Fruit & Vegetable Magazine

Features Profiles
Coming together: Conversations reveal community

The top 10 finalists from the What’s Growing Canada video contest share the ups and downs of being fruit and vegetable producers in Canada, from consumer interactions to urban encroachment.


February 10, 2020
By Alex Barnard

Topics

We had a chance to chat with some of the What’s Growing Canada finalists. One thing that came up time and again was the importance of community – to success, personal satisfaction, and a sense of pride in what each farmer (and Canadian agriculture as a whole) produces.

“For us, the way we farm, the most rewarding [part] is being able to talk to the customer that’s actually buying our products. So, we’re constantly working with the customer and the consumer. That’s always rewarding. Whether we’re selling to chefs, whether we’re selling to people at the farmers markets, we have that face-to-face connection all the time. So, they love what we do, and it’s great to have that recognition every time, every sale.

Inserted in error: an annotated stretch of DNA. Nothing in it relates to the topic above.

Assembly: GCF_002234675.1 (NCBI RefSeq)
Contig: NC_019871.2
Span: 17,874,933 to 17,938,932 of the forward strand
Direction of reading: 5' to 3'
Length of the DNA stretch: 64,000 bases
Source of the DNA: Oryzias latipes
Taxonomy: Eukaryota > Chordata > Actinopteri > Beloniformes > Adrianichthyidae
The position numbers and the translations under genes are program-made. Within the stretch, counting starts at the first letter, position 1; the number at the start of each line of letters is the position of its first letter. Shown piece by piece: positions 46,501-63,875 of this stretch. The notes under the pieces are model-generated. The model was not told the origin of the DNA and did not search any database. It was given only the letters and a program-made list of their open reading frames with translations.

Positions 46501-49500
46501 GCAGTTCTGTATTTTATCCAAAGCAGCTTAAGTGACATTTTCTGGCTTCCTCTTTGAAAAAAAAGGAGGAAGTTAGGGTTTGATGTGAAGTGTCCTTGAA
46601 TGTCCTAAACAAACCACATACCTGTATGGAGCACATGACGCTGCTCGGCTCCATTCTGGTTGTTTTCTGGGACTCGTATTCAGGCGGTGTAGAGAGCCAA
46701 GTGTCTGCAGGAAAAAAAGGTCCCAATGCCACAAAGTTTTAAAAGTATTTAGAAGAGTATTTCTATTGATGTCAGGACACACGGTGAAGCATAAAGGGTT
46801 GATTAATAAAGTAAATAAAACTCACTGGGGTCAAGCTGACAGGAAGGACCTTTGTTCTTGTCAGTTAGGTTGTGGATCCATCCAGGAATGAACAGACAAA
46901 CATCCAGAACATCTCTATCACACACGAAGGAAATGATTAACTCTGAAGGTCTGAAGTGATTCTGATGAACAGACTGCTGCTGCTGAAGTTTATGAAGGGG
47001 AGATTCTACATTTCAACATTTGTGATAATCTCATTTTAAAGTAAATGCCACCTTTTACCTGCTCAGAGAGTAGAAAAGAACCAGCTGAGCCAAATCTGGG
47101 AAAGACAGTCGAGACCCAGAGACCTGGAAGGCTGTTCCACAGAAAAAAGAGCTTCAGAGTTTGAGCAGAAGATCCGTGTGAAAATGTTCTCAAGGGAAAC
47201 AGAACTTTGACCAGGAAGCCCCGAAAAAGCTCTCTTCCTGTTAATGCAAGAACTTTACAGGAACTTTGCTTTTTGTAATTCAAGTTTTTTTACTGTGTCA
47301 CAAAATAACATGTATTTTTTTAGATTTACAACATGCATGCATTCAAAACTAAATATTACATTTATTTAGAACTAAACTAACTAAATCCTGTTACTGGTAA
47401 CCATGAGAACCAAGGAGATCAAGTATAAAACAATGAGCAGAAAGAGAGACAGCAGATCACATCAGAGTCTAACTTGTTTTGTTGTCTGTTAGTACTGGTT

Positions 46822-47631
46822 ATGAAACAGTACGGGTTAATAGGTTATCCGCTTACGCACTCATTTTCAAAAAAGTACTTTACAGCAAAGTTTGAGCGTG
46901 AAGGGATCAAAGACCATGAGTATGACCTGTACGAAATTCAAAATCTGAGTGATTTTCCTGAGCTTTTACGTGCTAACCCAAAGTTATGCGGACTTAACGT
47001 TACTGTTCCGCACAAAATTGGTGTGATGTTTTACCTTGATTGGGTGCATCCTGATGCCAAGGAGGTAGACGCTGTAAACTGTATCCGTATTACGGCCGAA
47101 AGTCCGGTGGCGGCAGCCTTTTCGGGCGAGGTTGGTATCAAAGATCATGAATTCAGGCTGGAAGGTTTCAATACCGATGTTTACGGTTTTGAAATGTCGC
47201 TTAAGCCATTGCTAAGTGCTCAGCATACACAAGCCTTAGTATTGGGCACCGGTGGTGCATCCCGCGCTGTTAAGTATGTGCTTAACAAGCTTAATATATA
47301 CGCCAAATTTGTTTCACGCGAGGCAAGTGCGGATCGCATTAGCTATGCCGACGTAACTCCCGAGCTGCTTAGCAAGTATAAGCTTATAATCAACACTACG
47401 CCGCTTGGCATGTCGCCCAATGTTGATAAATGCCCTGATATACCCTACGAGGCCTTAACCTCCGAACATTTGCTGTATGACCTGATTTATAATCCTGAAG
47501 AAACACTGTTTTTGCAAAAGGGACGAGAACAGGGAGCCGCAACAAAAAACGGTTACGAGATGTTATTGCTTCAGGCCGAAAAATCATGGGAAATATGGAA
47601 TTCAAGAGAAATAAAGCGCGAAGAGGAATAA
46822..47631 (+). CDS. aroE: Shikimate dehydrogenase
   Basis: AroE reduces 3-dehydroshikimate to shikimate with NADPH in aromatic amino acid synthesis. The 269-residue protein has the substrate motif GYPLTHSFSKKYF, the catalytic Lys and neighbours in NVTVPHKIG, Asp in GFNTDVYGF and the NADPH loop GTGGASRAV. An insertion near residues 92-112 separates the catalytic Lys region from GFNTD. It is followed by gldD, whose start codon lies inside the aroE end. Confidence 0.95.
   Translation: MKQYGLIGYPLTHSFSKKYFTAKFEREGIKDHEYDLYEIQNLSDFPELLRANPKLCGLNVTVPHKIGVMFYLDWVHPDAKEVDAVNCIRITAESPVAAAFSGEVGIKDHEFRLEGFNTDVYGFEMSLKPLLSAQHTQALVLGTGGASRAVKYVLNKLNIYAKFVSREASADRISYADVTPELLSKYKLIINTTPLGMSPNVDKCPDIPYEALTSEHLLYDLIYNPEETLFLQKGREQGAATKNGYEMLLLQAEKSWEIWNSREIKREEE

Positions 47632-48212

“I think if I was just growing, and never seeing that part, and just getting it to the wholesaler, and you never really see anything, it wouldn’t be the same. I think what we love about farming is because we have that connection.”

— Kevin Klippenstein, Klipper’s Organics

“I suppose being invested and being prideful of what we have to offer as Canadians, not only internationally but also nationally – offering ourselves – and being proud of the food we can produce. And our ability to distribute across the province, across Canada. It’s amazing.